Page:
Tuesday, June 30, 2015

If you want something done...

I have a vague childhood memory, which is probably false as is often the way with childhood memories, of being told by a teacher at a parents evening with my Mum that I did too many activities. This has been a common theme throughout my life, I take on too much and I have a dreadful habit of not saying no.  Often I am too flattered that anyone asks me to do anything, and sometimes I just like the idea of being busy.  This is some thing that a dear friend of mine knows only too well and has written about on her blog.  There are people who "do" and we tend to do a lot!

I have just come to the end of a two year stint as Rowing Captain of our Club here. It's not really a rowing club like anywhere else, it's a massive private members club with some 3000+ members and around 300 active rowers and paddlers who all come under the section of which I was Captain.  And four full time staff. When I agreed to take it on I hadn't really though how much time and emotional energy it would take me. Two years later and, although I am not one to regret any decisions I make, I am wondering why on earth I did it.  I think it's taken, on average, around 10 hours of time a week. I've had to be a secretary, diplomat, CFO and mediator.  Sometimes people are just damn rude, forgetting that I was a volunteer. Ive weathered some very personal attacks, although also some praise too.  I've developed an understanding of the mysteries of HK government departments and employment laws.  I know the minutiae of insuring boats for a sport that insurers don't quite understand, and issued apologies and thanks on behalf of lots of people.

So now I find myself breathing a huge sigh of relief that it's over and other than a couple of sub committees that will take very little effort, I have lots of time on my hands.

So I've agreed to get a bit more involved in the running of the riding stables...

Wednesday, June 17, 2015

Start spreading the news

Being a lady, as I am, well travelled and in my late 30s, when I tell people that I have never set foot on Mainland U.S they usually shriek in horror or disbelief. Other than Hawaii, I have never been to the U.S.  When I lived in Europe there were always more interesting places to go (Russia, Africa, Egypt, anywhere involving diving with sharks).  Despite my sister living and working in the U.S. for a year, I didn't visit.  Since moving to HK it seemed a long way away and as living in Asia was always temporary (in my mind if not reality) then I travelled around this region.

So it is with some joy and excitement that I find myself in New York, currently sitting in the rather lovely apartment of a friend. 

I landed 4 hours ago.  It was a bit strange to land in the British Airways terminal, so it felt like landing in London. All the staff were wearing BA uniforms and the signs were all he same as Heathrow. It freaked me out a little bit initially and I did half expect to see Mum waiting for me after immigration!

However, thereafter I am flinging myself into NY.  In my brief 4 hours since then I have sampled the mass transit system (more confusing than London - I'm not sure why I needed one ticket to leave the station and another to go on the train), been in a proper yellow cab, driven past Broadway, spotted the Chrysler building AND had the largest oatmeal cookie I've ever eaten.

I have always known that I was a big City girl. I grew up in London proper and feel completely at home in HK. However, as my view of NY is largely formed by episodes of CSI and Person of Interest, I was a bit apprehensive about what I would find and whether I would like it.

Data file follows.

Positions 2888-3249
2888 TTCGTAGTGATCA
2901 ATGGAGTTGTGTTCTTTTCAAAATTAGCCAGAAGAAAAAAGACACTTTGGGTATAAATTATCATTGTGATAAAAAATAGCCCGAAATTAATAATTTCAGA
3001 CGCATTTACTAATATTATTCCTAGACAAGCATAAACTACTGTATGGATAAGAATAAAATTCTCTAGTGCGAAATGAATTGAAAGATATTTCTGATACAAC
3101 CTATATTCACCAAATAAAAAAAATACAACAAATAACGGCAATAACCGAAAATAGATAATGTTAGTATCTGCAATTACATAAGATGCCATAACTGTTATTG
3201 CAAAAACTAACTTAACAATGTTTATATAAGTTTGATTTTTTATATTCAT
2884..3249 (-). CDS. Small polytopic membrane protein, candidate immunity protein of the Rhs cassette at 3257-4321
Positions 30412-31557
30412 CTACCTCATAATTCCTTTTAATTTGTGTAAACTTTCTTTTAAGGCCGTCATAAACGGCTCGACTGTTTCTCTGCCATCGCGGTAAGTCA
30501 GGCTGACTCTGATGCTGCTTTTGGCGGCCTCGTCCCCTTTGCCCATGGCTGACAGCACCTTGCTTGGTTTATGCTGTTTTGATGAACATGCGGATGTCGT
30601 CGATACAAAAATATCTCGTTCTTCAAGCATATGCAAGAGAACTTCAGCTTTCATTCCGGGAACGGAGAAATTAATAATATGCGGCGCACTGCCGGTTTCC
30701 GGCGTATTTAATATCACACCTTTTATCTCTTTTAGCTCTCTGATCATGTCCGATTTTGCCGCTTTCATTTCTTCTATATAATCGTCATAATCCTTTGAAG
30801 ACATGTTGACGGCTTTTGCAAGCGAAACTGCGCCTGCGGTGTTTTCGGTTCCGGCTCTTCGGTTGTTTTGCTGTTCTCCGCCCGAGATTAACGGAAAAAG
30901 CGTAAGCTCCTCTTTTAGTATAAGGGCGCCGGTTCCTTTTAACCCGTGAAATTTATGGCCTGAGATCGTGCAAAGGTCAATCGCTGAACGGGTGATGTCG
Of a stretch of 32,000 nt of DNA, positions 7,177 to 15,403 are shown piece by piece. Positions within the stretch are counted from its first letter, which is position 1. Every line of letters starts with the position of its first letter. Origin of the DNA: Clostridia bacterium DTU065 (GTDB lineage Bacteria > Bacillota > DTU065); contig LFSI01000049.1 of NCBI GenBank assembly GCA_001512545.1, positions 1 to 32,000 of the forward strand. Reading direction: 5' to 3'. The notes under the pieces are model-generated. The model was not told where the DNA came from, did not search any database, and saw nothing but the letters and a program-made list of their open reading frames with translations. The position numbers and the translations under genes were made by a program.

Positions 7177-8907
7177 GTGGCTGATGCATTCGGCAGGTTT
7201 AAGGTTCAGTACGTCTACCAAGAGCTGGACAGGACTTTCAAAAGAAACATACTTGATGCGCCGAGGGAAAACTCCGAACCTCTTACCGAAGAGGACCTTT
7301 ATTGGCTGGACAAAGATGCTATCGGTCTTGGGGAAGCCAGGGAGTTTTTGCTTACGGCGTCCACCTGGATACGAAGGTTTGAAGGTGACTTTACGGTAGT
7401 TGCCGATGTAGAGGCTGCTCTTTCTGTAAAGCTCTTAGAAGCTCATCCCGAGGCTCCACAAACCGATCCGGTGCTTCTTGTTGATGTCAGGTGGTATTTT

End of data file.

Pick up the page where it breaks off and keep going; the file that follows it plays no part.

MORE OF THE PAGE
No fear there. I LOVE it here already. I love the bustle and noise. I love that it is properly multicultural like London, I love that people talk to you and smile. I love that there are slightly nutty people on the streets.

I can't wait to spend the week exploring what I suspect will very quickly become one of my favourite places.

Tuesday, June 16, 2015

Blogs in a Facebook world

I readily admit that one of the reasons I stopped writing this, other than the clear and obvious sense that it's a bit narcissistic to assume anyone else cares about my life or opinions, is the invention of Facebook.  I resisted Facebook for a long time until a friend signed me up when we were having morning tea one day - I can still recall it now, I am so tech illiterate that she had to do it for me.  Facebook has become an easy way to keep updated with news, especially important when my friends span 4 continents now, and generally let rip.

However, in the Twitter, whatsapp and Facebook age, I can't help feeling saddened that friendships and relationships are conducted with such immediacy and brevity, shooting from the hip, that we've lost the subtle art of thinking, pondering and writing.  I am horribly guilty of flying off the handle at someone on whatsapp, attempting a vague dialogue while working / on a call / making a cup of tea. It's caused more misunderstandings and offence than I ever could in person! I tried sending handwritten letters to a friend a while back, I think I managed two before I gave up.

So, I am returning to my blog.  Where I can use a slightly more meaningful length of commentary and return to using it as my sort of diary. Not narcissistic, I don't assume anyone else will read this, but I will (and maybe my Mum) and that's all that matters really.

7.5 years in

I thought I'd restart this. As Eve gets older the challenges change and the stories become different. I wonder if anyone still looks at it!

Friday, October 5, 2012

Mary Poppins

One of the fears of working mothers everywhere is the quality of childcare that one is getting.  Of course nobody will ever look after your child the way that you would (admitting that sometimes someone may even do it better), but you want someone who raises your child in roughly the same way you do with roughly the same values.